Brussels, in particular leading up to the Geneva talks, and 
to avoid gaps in the information.  He noted this might be a 
difficult task at times, considering a "troika" of EU 
officials all working in same area: Haber himself, the EU 
Special Representative for the Georgia Conflict Pierre Morel, 
and EU Special Representative for the South Caucasus Peter 
Semneby. 
 
6. (C) Because of the special sensitivity of some areas, 
Haber said the mission is considering some special 
arrangements.  He is considering setting up a satellite 
office, run out of the Zugdidi field office, near the Enguri 
Dam.  The mission is also discussing ways to keep careful 
tabs on the portions of undisputed Georgian territory north 
of the Enguri River, such as Ganmukhuri and Khurcha, which 
have seen considerable tension in recent weeks.  Haber also 
said the mission would eventually undertake night patrols,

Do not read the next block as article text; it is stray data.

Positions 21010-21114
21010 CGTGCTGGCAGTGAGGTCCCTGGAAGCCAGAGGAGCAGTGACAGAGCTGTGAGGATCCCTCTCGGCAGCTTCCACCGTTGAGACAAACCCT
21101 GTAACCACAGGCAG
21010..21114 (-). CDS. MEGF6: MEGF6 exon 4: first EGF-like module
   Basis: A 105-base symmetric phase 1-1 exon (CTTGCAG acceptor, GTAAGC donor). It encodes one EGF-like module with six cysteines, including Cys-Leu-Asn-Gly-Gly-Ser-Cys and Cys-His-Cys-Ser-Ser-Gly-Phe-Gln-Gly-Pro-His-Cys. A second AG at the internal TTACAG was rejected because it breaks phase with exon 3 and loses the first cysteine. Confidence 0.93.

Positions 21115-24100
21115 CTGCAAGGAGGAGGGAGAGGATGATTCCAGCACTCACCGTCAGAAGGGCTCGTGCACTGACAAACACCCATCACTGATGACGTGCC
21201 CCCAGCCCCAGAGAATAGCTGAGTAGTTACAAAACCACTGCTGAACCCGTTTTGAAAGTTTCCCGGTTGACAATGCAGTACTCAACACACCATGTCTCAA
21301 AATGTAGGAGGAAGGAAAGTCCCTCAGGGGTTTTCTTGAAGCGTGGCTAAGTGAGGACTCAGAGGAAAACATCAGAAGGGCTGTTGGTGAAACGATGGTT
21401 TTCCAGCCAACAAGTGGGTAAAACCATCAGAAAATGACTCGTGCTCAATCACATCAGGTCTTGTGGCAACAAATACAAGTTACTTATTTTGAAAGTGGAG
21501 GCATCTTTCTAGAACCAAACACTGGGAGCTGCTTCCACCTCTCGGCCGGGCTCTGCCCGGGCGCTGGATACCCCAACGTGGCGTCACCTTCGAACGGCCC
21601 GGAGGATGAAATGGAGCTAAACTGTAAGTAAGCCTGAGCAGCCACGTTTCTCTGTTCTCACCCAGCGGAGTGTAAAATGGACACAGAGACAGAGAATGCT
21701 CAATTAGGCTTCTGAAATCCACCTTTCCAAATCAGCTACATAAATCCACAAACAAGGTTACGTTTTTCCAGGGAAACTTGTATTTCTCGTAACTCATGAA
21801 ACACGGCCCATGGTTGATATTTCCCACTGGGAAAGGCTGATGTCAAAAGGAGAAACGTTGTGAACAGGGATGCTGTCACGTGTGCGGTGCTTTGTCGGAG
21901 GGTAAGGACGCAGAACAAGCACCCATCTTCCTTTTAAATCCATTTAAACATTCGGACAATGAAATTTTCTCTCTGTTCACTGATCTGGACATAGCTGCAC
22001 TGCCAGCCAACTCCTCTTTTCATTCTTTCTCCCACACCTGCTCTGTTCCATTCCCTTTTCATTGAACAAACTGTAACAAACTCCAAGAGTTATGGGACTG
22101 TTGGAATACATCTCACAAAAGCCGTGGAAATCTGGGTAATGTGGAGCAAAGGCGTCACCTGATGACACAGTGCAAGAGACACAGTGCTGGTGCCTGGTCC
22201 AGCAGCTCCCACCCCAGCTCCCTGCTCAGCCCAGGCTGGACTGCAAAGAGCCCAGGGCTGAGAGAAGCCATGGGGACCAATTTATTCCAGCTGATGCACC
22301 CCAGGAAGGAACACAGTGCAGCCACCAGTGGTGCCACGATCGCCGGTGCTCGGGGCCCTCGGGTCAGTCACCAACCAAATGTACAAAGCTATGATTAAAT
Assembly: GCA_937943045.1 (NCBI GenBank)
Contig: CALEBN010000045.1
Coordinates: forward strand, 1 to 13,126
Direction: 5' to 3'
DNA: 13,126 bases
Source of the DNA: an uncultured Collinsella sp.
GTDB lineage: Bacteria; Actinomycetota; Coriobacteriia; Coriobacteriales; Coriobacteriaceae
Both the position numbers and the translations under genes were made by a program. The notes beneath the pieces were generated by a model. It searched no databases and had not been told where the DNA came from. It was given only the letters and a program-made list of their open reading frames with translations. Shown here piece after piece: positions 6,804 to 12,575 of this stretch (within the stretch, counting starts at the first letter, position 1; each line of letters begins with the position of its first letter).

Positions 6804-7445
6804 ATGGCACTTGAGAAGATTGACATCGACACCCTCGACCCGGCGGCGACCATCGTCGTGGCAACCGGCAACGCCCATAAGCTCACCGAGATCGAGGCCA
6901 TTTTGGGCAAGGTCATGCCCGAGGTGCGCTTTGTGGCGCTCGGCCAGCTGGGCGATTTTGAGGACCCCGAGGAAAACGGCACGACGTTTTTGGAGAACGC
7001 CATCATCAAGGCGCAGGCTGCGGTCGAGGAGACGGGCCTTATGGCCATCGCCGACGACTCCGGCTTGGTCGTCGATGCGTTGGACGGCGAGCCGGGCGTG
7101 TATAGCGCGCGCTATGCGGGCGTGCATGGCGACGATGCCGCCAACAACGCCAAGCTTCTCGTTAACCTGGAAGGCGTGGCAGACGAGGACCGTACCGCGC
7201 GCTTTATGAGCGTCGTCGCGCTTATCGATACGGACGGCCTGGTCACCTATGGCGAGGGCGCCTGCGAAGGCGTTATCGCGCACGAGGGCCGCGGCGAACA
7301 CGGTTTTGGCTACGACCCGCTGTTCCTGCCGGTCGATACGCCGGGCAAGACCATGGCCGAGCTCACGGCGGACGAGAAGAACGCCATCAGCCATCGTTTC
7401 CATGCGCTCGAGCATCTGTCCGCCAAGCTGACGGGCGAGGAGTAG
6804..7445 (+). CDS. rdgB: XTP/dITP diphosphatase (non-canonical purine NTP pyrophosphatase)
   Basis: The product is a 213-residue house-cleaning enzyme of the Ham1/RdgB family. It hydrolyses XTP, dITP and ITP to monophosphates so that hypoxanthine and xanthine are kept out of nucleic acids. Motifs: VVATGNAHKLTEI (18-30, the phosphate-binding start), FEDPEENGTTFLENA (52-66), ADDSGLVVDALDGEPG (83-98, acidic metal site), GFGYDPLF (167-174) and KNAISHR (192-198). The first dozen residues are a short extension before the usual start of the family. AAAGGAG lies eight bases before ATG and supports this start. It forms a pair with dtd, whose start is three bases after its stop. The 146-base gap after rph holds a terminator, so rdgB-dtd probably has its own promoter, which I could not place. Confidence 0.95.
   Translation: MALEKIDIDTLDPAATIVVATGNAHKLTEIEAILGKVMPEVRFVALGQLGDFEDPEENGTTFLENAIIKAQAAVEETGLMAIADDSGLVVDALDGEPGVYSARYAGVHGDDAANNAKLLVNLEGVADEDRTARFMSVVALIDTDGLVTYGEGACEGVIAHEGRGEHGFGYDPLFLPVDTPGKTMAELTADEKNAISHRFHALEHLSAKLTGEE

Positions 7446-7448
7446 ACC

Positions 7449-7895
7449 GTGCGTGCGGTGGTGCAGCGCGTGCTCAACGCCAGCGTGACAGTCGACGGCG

because so many incidents are reported to have occurred at 
night.  He noted, however, that he is waiting for rules of 
procedures on such steps from Brussels. 
 
COMMENT: AN IMPRESSIVE EFFORT, BUT STILL SOME KINKS 
 
7. (C) Sitting in a briefing given by an EU mission to 
representatives of fellow EU member states was quite telling. 
 One ambassador asked to what extent the EUMM, rather than 
bilateral embassies, would be providing support to the 
citizens of that country; it was clear that the EUMM had not 
yet discussed the issue at length with the bilateral 
missions.  When told that monitors' reports would be edited 
in Brussels before they would be provided locally, a British 
official, clearly suspicious, asked in what way the reports 
would be edited, pointedly asking whether "really unpleasant 
incidents" would be edited out.  Although Haber and his team 
have clearly done an impressive job getting a complex mission 
up and running in a short time, they still have some work to 
do to provide useful information in an efficient manner to 
the outside world.  End comment. 
TEFFT